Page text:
Sauerkraut is probably the easiest home-fermentation project you can do. It has exactly two ingredients: cabbage and salt. It doesn’t require any special equipment. It takes some time, but once you set it up you don’t have to do anything except taste some every few days until it’s as sour as you want it.
The principle behind sauerkraut is the same as kimchi and fermented pickles: Various kinda of bacteria (including lactobacili, the guys responsible for yogurt) convert the sugars in the cabbage into acid. This lowers the pH, which gives the kraut its sour taste and preserves it by killing off any bad bacteria.
Without further ado, here’s my pretty-much-foolproof sauerkraut recipe:
Step 1: Shred your cabbage. You can use any kind—red, green, Napa, whatever. And you can shred it as fine or as coarse as you like; just keep in mind that it’ll shrink somewhat as it becomes kraut. If you want to mix in other veggies like radish, carrot, or onion, that’s cool too.
Step 2: Salt it. Toss the shredded cabbage with half a tablespoon of salt per pound (that’s roughly a tablespoon per head of cabbage). The exact amount of salt isn’t that important. At this point you can also add herbs or spices if you want—carraway seeds, dill, that kind of thing.
Step 3: Pack it in a container. You want a vessel whose diameter just barely fits a plate or pot lid or something similar. (You’ll see why in the next step.) I used two Delitainers, those plastic containers you get takeout food in sometimes (which are a thousand times better and cheaper than Tupperware, by the way), because they fit perfectly into one another. Once the cabbage is in the container, you want to really mash it down tightly.
Step 4: Put some weight on it. Take your plate or lid or second Delitainer and push it down on top of the cabbage. You want it to hold down the cabbage and put some pressure on it to squeeze out water. I dropped a can of beans in the inner Delitainer and it worked perfectly.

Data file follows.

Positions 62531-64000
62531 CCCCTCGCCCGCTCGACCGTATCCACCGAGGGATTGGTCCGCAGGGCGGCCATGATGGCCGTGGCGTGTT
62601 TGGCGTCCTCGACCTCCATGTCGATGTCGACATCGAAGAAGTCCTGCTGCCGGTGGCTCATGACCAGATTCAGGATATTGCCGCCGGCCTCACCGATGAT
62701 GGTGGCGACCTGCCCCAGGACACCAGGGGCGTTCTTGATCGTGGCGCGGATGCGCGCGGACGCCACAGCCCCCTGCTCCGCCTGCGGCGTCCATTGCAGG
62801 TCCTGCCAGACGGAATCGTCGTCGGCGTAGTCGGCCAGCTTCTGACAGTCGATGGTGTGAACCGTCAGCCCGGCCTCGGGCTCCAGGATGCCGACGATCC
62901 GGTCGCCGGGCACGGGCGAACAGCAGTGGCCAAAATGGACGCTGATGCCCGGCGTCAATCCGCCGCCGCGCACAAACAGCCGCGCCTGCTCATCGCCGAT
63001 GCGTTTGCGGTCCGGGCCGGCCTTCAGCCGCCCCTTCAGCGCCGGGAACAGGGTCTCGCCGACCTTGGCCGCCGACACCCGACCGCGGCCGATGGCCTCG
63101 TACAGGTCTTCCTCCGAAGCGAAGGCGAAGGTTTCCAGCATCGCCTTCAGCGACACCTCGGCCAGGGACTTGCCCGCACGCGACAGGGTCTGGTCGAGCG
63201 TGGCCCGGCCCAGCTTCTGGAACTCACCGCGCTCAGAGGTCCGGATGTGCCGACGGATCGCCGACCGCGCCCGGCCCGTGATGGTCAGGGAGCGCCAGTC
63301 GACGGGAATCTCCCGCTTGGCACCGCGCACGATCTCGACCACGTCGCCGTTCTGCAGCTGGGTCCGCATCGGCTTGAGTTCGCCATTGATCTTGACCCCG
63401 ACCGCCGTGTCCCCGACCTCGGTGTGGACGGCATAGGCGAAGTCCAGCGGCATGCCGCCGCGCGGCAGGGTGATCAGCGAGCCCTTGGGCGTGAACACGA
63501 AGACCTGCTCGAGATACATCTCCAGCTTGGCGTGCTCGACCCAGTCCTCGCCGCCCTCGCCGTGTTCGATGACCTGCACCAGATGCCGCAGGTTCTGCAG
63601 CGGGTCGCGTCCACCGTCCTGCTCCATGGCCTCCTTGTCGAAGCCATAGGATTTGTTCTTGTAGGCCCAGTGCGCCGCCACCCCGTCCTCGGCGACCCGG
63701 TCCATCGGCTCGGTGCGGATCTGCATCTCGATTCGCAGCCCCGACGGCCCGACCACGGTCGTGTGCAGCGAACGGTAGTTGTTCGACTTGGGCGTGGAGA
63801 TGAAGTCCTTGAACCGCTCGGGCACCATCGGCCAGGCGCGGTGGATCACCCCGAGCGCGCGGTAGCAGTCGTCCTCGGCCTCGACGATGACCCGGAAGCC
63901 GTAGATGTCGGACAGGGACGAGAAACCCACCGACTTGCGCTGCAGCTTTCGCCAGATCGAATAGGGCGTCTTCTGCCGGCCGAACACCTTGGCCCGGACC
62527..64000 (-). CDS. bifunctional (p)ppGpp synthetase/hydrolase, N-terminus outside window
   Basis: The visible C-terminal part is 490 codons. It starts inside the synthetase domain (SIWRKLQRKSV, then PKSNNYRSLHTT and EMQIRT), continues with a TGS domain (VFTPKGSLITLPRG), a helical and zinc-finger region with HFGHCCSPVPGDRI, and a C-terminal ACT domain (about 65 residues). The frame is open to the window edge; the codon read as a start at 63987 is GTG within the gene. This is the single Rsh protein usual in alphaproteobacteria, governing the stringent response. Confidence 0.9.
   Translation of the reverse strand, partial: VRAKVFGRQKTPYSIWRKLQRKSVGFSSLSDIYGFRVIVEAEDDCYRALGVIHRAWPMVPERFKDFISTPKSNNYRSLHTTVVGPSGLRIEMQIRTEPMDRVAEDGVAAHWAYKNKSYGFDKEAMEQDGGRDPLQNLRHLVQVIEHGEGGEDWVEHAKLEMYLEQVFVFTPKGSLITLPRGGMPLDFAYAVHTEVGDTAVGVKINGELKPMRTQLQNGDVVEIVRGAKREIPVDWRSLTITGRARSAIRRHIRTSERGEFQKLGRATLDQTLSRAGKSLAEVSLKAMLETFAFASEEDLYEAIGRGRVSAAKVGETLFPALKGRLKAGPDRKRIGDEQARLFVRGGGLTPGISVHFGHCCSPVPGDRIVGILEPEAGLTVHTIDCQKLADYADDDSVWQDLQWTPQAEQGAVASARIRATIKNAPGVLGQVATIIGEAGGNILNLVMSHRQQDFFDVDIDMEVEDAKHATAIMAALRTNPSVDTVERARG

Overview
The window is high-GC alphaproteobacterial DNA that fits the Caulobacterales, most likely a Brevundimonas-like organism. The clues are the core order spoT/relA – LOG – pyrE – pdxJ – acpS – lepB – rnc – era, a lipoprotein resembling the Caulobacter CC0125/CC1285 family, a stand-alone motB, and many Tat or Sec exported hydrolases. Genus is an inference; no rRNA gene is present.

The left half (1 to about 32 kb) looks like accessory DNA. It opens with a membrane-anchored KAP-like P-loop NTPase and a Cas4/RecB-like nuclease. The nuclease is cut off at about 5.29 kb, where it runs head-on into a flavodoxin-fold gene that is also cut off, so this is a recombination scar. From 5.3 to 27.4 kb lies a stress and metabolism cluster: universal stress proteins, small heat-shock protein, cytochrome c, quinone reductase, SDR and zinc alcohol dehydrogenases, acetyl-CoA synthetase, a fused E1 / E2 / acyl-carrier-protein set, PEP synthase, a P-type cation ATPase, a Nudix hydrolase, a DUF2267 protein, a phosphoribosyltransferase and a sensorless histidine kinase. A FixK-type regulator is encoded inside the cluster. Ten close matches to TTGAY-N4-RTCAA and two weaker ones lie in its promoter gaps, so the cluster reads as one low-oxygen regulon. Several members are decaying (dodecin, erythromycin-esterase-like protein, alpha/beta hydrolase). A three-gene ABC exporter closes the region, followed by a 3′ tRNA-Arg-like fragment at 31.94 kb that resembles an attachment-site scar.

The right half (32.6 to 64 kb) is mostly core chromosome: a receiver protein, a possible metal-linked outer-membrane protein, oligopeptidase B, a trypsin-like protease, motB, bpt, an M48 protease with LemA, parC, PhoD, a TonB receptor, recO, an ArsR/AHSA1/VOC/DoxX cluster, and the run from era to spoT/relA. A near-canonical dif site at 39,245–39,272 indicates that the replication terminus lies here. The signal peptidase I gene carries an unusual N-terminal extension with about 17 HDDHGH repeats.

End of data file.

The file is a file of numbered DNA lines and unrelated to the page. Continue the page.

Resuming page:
Step 5: Press and watch. Every few hours, press down on your lid. The cabbage will release a lot of water and decrease in volume. After 12 hours, you want the water level to rise above the cabbage level. Your lid should keep the cabbage submerged—keeping it out of contact with air makes sure no bad bugs can take root. If there’s not enough liquid, dissolve a teaspoon of salt in a cup of water and add some.
Step 6: Wait. The longer the kraut ferments, the more sour it will be. In a week it should be slightly sour; in two or three weeks, more intense. Once the kraut is as sour as you want, drain it, rinse it (this removes excess salt), and refrigerate until ready to use. (If you want to start a new batch immediately, pour a little bit of the old brine over the new cabbage; it’ll serve as a kind of starter.)
Step 7: Enjoy! Click through the jump to see my recipe for Bratwurst with Kraut and Apple.
Bratwurst with Kraut and Apple
2 links bratwurst or other sausage
1 tsp. vegetable oil
1/2 onion, sliced thin
1 cup sauerkraut
1/2 bottle beer
2-3 tsp. carraway seeds (optional)
1/2 tbsp. butter
1 apple, cored and sliced
1 tsp. brown sugar
Preheat oven to 375°.
Heat a small oven-safe pan over medium heat. Add bratwurst and brown on both sides. Remove and set aside. Add oil and onion; cook until onion is soft and translucent, 3-5 minutes. Add sauerkraut, beer, and carraway seeds; stir to combine. Place bratwurst on top, put pan in oven, and cook 30 minutes or until bratwurst are fully cooked.
Drink the other half of the beer.
Heat another pan over medium heat. Add butter; when foam subsides, add apple and sprinkle with brown sugar and salt. Cook, stirring, until tender, about 5 minutes.
Scatter apple atop bratwurst and sauerkraut; serve with German mustard on the side.